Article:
Be prepared in your interview to indicate your experience utilizing this technology, describing how you organize and store files using cloud-based collaboration tools. How do you keep track of links and tabs? Do you use Dropbox? Google Docs? Confluence? Others?

          To do: Take inventory of the cloud-based document sharing and storage systems you know and use.

          To discuss during your interview: Describe the document sharing tools and backup systems you utilize—both for personal protection and professional file sharing.

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          7. Proper Meeting Etiquette

          Today, presenting yourself virtually has its pros and cons. While you only have to show a professional persona from the waist up (make sure to straighten up your office space behind you), you must boost your energy to show that you’re engaged in the discussion.

          Make your voice as upbeat as possible. Have your talking points at the ready and be careful not to ramble on, as long virtual meetings easily become tiresome. Use the mute and chat features to avoid interruptions.

          To do: Once you know the meeting platform, make sure you have it mastered before your interview.

          To discuss during your interview: Offer to share your screen to show an example of a work project— while at the same time demonstrating your prowess with video conferencing tools.

          8. Respecting Feedback

          In the age of working remotely, there may not be as many systems in place to obtain feedback (such as yearly performance reviews). Workers may need to ask for feedback, while managers may need to give more feedback than usual as the team adjusts to working off-site. Respecting feedback is on top of the interview skills list that you should learn.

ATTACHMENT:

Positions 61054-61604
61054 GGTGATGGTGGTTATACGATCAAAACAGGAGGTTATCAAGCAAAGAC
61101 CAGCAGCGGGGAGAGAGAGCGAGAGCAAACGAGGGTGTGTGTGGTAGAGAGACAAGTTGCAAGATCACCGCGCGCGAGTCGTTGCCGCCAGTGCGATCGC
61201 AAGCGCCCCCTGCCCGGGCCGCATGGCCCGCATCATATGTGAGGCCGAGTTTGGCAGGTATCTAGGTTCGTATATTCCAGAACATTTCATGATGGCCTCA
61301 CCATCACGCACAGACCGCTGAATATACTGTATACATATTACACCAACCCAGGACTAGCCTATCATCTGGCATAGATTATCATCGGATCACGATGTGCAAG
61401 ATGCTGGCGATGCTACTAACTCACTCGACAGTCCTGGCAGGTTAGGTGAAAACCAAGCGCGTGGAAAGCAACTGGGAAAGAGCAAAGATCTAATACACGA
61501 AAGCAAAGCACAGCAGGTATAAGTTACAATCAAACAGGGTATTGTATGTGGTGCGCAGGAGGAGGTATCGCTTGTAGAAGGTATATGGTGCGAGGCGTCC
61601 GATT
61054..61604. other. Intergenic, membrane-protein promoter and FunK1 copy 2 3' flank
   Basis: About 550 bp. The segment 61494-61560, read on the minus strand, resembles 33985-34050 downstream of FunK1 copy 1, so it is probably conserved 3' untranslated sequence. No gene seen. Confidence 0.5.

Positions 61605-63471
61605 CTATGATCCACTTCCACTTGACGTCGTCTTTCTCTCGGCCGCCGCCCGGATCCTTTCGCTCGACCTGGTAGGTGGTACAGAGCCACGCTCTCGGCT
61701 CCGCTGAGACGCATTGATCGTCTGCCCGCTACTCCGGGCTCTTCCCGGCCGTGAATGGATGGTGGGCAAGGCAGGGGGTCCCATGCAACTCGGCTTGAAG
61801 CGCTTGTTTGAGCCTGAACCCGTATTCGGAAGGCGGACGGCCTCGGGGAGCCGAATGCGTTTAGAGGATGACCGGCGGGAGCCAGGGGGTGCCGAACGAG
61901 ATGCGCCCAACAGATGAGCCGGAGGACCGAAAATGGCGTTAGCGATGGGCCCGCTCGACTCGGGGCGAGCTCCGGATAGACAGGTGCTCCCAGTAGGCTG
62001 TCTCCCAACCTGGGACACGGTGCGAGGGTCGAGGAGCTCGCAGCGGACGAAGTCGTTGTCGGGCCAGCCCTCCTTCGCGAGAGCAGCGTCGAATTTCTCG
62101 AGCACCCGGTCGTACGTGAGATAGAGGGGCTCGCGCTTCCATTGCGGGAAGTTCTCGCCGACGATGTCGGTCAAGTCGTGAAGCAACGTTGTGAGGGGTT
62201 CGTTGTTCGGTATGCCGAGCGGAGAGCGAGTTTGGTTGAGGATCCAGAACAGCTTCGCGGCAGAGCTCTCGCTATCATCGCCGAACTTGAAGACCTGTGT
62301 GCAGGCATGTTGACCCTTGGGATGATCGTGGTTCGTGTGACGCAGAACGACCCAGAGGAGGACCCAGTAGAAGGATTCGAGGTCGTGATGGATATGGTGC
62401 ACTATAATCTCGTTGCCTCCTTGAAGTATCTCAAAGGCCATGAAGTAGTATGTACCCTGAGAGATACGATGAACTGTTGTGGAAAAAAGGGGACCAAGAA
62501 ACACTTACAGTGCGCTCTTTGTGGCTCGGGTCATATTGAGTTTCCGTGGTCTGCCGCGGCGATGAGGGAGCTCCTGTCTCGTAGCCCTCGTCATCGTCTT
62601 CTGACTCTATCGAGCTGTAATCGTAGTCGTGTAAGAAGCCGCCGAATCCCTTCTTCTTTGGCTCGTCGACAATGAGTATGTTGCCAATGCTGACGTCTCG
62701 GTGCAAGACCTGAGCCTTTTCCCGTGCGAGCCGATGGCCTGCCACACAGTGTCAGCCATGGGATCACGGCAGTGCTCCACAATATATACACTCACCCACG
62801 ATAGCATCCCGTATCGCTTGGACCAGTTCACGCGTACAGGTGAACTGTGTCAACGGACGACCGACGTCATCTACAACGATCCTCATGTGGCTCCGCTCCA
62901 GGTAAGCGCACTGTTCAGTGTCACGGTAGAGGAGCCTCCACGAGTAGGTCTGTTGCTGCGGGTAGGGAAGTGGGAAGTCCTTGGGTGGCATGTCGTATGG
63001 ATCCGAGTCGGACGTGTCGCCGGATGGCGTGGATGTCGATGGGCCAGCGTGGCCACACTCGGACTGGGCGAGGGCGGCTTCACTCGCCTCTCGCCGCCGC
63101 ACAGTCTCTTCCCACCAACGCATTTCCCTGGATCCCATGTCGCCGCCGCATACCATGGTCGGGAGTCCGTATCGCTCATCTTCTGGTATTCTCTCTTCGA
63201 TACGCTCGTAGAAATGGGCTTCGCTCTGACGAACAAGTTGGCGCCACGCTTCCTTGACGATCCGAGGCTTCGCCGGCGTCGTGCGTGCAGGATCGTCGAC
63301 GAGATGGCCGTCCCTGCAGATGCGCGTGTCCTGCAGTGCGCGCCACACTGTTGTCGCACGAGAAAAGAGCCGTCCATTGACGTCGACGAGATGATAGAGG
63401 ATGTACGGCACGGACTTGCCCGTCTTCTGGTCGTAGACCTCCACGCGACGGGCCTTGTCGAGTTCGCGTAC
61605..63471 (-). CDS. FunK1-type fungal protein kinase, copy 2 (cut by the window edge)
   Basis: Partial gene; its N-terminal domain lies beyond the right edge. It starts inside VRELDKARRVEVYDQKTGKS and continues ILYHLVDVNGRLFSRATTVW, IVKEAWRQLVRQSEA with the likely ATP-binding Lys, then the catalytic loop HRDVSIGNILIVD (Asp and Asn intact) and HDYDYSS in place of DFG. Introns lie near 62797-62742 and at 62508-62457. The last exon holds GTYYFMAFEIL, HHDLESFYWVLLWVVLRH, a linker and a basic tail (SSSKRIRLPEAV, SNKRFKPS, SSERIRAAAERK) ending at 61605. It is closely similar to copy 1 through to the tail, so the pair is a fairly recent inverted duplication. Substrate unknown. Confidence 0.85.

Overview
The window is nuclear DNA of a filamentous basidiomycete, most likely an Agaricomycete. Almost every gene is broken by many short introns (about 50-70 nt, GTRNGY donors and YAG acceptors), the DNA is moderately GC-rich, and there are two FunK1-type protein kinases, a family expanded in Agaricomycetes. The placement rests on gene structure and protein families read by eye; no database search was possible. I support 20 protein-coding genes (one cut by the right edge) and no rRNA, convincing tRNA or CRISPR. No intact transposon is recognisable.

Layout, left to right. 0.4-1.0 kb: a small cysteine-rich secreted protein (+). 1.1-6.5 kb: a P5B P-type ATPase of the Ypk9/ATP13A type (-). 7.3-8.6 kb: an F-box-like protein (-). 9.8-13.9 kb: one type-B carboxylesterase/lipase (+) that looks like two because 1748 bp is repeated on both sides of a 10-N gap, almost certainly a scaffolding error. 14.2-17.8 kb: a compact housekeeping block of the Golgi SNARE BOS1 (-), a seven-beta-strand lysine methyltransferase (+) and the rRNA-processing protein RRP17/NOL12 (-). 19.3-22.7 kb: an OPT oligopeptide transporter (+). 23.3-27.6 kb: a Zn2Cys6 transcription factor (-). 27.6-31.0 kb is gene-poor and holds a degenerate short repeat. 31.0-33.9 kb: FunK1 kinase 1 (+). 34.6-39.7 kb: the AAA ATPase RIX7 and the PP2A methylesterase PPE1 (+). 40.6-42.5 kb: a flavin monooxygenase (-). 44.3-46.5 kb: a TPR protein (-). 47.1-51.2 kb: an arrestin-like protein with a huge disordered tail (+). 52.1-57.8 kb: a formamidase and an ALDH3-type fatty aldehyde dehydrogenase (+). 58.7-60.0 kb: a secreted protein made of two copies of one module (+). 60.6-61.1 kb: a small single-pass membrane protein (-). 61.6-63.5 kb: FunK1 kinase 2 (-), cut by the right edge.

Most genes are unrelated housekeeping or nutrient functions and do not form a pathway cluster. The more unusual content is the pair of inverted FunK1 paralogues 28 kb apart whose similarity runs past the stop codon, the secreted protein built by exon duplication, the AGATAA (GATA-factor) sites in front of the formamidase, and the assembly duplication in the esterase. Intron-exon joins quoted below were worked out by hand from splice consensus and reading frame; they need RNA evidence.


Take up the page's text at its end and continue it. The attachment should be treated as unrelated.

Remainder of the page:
Taking a proactive approach with giving and receiving feedback and incorporating it into your work style is a desirable quality that your employers will note.

          To do: Reflect on the positive feedback you’ve received from past employers to bolster your confidence.

          To discuss during your interview: Share a time when you received feedback that made you grow in the job. If you’re a manager, share a time when you gave feedback to an employee who needed to better their job performance.

          9. Project Management

          Staying on task with projects has evolved far past a to-do list, with electronic tools that can track time, manage team workloads, and even do the client billing. While your prospective employer may have its preferred project management program, your experience with any of the various options—whether it’s Basecamp, Teamwork, Smartsheet, or another—will be applicable.

          To do: Know which project management software is likely to be used by the industry in which you’re interviewing, and familiarize yourself with its features.